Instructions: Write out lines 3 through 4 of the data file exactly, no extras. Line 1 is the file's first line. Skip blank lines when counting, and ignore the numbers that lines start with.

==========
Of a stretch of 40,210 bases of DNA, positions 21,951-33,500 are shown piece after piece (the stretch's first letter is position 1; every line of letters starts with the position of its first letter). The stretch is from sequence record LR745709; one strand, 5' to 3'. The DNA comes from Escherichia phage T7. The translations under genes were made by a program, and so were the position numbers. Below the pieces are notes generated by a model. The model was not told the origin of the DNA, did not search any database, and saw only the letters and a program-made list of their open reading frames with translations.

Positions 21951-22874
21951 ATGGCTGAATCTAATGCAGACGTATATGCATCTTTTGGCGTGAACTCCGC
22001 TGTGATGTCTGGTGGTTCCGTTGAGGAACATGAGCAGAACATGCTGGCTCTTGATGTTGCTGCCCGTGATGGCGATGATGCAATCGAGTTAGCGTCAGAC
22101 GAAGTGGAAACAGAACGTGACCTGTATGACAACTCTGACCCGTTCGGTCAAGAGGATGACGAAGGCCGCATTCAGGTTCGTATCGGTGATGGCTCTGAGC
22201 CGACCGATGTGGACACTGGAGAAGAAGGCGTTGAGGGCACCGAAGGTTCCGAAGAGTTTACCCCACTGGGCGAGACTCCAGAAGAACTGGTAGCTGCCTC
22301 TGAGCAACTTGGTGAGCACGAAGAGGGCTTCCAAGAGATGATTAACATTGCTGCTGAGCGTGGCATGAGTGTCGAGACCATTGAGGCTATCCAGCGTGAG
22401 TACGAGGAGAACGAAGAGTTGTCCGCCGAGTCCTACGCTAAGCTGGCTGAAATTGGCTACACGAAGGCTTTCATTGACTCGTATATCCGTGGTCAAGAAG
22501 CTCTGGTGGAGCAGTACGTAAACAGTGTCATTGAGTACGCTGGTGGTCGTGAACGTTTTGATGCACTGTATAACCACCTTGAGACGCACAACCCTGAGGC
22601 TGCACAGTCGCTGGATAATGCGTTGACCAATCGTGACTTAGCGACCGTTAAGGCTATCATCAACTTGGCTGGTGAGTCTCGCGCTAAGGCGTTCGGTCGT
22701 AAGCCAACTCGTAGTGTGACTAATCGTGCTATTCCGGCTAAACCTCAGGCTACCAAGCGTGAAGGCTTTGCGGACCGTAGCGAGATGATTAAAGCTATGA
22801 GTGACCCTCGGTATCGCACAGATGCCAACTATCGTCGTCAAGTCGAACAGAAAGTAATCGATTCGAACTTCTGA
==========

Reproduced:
21951 ATGGCTGAATCTAATGCAGACGTATATGCATCTTTTGGCGTGAACTCCGC
22001 TGTGATGTCTGGTGGTTCCGTTGAGGAACATGAGCAGAACATGCTGGCTCTTGATGTTGCTGCCCGTGATGGCGATGATGCAATCGAGTTAGCGTCAGAC